Yay! A new Stored Proc vs. Dyn. Sql battle!

You'd think that by now everyone would have said everything that you can say about Stored Procedures vs. Dynamic SQL, but apparently Eric Wise and Jeremy Miller disagree with that and have started another iteration of this Never Ending StoryTM.

As it's Friday and you're probably looking forward to the weekend and wonder what to do till it's time to go home, sit back, get a soda or two and read yourself through the afternoon with the following Stored Procedure vs. Dynamic SQL masterpieces of all time :

If you still have some time left before the end of the day salutes you, google is your friend, as this fine topic has been discussed for decades by now.

(Update: added link to Rob Howard's old post, I lost the link but it was easy to find. Thanks Rob for pointing that out )


  • Hurrah, another pointless trolling war!

  • It’s a conspiracy Frans, and you’ve dragged yourself into it, again!

  • Heh :). Noo, I'm not going to reply with new text, trust me, I've had enough hate-mail related to this topic. ;). Though it's fun to see how others seem to find it necessary to re-hash this battle from the stone-age over and over again :D

  • You must be tempted though, Frans...

    I know I am.

  • Nah, I've said everything that's to be said from my part. I always point to the article on TheServerSide.NET I wrote (link in the post). It took me a day to write that lengthy text, and it includes what I think about the subject.

    But as you can see in that discussion as well, it's a stupid discussion. People argue about a subject they don't want to understand another POV about, mostly because of reasons not explained in their reasoning.

  • Don't worry Frans, by the end of the week I'm going to put a spam filter on for "stored procedure" and never let the term it into my blog ever again.

  • Hi Frans,

    Did you try searching for the posts - if you had you would have found that I apparently have not removed those posts :)


    I believe it's actually the first result on the search results.

    I've backed off my original statement of dynamic SQL is all bad (as long as it's parameterized is ok), but I still will always still use and recommend SPROCS first.

  • I say pick the right tool for the right job. I think the discussion is too broad. If everyone wants to argue, narrow it down. Are you talking about simple crud operations or complex reporting type queries? Is this a web based application or desktop app or a web service? is it a prototype or mega production system? Is your priority code maintence or minimizing development time? or maybe its performance? Are you using an ORM? What type of database server are you running?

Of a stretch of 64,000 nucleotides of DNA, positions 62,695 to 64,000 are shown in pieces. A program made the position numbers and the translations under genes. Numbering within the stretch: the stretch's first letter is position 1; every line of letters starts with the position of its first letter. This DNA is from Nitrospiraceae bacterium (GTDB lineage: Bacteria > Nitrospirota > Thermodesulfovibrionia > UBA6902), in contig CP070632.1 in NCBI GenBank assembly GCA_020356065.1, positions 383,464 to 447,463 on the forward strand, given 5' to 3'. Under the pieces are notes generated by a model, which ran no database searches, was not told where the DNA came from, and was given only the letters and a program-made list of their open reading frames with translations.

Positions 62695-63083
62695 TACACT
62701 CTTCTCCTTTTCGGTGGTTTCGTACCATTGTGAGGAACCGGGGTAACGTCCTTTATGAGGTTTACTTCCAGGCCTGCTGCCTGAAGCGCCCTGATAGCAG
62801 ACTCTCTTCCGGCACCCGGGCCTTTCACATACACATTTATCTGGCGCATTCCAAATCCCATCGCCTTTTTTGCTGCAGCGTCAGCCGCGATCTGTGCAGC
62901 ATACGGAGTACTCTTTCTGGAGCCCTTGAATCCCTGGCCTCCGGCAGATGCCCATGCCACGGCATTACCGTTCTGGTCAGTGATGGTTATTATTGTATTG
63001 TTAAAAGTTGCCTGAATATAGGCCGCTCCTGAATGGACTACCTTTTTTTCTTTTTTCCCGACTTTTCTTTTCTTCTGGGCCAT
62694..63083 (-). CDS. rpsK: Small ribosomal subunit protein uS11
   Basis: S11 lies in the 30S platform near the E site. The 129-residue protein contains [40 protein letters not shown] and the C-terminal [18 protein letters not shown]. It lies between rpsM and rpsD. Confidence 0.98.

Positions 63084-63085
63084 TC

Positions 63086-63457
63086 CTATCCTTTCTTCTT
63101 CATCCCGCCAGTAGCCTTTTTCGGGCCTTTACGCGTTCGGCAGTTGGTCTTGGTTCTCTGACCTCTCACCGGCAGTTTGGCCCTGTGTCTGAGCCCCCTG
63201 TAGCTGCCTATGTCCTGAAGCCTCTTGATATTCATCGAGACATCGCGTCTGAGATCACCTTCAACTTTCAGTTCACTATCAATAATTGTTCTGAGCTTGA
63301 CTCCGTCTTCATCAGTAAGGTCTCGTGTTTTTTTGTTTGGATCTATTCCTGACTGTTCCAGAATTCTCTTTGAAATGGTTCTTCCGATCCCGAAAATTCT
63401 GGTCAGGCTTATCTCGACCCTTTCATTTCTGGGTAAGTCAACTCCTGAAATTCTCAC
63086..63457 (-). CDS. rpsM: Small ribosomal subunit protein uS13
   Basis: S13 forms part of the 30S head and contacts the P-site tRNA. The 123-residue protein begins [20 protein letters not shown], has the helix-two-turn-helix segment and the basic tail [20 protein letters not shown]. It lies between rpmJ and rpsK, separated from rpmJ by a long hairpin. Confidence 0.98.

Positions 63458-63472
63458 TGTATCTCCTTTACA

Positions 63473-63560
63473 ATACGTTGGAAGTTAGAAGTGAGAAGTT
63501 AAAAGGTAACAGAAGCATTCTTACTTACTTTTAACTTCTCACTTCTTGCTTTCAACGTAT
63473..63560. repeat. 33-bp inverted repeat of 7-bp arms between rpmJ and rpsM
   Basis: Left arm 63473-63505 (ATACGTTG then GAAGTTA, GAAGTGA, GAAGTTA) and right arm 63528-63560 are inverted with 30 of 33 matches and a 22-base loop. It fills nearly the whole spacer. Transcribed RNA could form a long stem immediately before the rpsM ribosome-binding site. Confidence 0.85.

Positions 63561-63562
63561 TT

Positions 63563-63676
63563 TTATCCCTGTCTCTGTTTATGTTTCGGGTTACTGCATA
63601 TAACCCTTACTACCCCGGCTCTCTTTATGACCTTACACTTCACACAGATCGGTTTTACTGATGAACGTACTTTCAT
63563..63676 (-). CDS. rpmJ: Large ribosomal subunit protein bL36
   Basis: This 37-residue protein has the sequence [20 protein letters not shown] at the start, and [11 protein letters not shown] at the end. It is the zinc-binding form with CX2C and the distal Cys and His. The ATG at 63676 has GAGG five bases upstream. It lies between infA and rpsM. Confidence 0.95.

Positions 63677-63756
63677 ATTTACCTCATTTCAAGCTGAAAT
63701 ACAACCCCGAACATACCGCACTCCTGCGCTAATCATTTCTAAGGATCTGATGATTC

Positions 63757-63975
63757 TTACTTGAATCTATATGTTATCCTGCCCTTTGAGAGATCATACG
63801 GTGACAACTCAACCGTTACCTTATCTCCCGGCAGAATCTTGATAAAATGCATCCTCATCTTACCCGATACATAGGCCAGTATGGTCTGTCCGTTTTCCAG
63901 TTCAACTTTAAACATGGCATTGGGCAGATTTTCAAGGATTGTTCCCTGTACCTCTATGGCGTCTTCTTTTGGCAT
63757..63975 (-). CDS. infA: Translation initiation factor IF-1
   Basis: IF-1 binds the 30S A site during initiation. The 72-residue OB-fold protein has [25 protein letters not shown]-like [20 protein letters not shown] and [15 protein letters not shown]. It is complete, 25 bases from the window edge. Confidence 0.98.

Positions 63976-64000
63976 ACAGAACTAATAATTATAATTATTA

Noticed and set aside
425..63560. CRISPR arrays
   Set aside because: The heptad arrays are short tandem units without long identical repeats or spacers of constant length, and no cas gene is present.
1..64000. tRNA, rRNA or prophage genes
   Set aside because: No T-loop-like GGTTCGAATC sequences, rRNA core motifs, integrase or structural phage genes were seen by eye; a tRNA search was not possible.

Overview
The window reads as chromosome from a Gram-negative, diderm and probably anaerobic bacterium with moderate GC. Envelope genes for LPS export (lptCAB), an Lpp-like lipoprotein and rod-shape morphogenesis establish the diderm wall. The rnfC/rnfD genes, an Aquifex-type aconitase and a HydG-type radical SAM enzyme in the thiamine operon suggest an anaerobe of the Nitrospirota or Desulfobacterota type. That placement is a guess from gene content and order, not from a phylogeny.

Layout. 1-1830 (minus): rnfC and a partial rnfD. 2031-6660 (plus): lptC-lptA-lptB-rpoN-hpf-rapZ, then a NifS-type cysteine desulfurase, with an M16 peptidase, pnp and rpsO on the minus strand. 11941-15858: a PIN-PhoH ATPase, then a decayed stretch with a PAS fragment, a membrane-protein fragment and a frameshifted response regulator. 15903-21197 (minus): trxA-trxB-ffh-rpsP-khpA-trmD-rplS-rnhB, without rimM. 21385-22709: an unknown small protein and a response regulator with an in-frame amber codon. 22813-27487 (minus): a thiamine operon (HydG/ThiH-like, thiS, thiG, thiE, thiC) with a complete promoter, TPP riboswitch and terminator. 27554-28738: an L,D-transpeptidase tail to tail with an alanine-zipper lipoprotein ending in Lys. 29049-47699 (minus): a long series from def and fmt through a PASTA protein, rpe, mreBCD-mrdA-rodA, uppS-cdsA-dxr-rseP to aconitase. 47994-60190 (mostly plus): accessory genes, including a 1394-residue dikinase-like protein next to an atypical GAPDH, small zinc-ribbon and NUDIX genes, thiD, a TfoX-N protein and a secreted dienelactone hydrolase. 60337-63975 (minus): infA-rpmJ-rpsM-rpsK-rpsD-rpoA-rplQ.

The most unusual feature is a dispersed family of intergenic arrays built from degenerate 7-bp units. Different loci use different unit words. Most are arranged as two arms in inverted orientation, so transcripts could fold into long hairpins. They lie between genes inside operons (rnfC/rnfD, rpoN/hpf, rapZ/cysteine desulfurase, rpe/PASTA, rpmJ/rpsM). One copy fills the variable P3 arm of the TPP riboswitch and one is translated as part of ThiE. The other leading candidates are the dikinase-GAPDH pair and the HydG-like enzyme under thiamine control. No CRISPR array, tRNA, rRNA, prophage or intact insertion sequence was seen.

A couple of notes:

    On performance alot of times another server is a hell of alot cheaper than ten architects debating how to get an extra ounce of performance out of an application.

    triggers seem like an easy way to implement a changelog pattern.

    .net has declaritive security at the application level.

    There are probably situations were running a query on the database would possibly return a fater result. sum(x) comes to mind, although you could put that in dynamic sql. But, compared to return all objects and summming on a field the database solution is faster. Again, this all comes down to what are you trying to do. What runs faster at one time does always scale well.

    Those are my 2 cents.

  • Rob, no I didn't try a search, I clicked on the link in my original post. I'll update the post, thanks! :)

  • And all those links are just from .NET + SQL Server users. Just think of all the flamewars on the Java ERB + Oracle side of things.

  • A *big* YAWN!!

    Seriously, I thought this topic was old.

  • Scott: indeed... :) Also a killer: mentioning in the newsgroup comp.databases that stored procedures really suck and shouldn't be used :)

    Sahil: of course! that's the fun part: people are *still* bickering about this topic as if it's going to change anything :)

  • Sorry, but it isn't misleading at all.

    "One or more SQL statements precompiled into a single executable procedure."

    This does NOT imply a compiled and stored execution plan, how would that make sense? It says "procedure", not plan.

    What if I alter the indexes after I create the stored procedure? I could then wind up with a sub-optimal execution plan which had been compiled with the procedure.

    Also, the execution plan is NOT the only thing that counts, compiling the query into an executable object which can run against an SQL Server instance ALSO generates overhead, which is saved by using a "Stored" procedure, which leads to guess what, "better performance" :-D

    Query plans are a separate topic, hopefully this helps to clear things up. You are pointing to a different topic in the documentation...

  • The bigger challenge is convincing the DBAs of the world to embrace dynamic SQL. With DLINQ/ADO.NET v3, and the current generation of ORM tools, DBAs with a stored procedure heady mindset are seriously causing a lot of people to make architectural mistakes.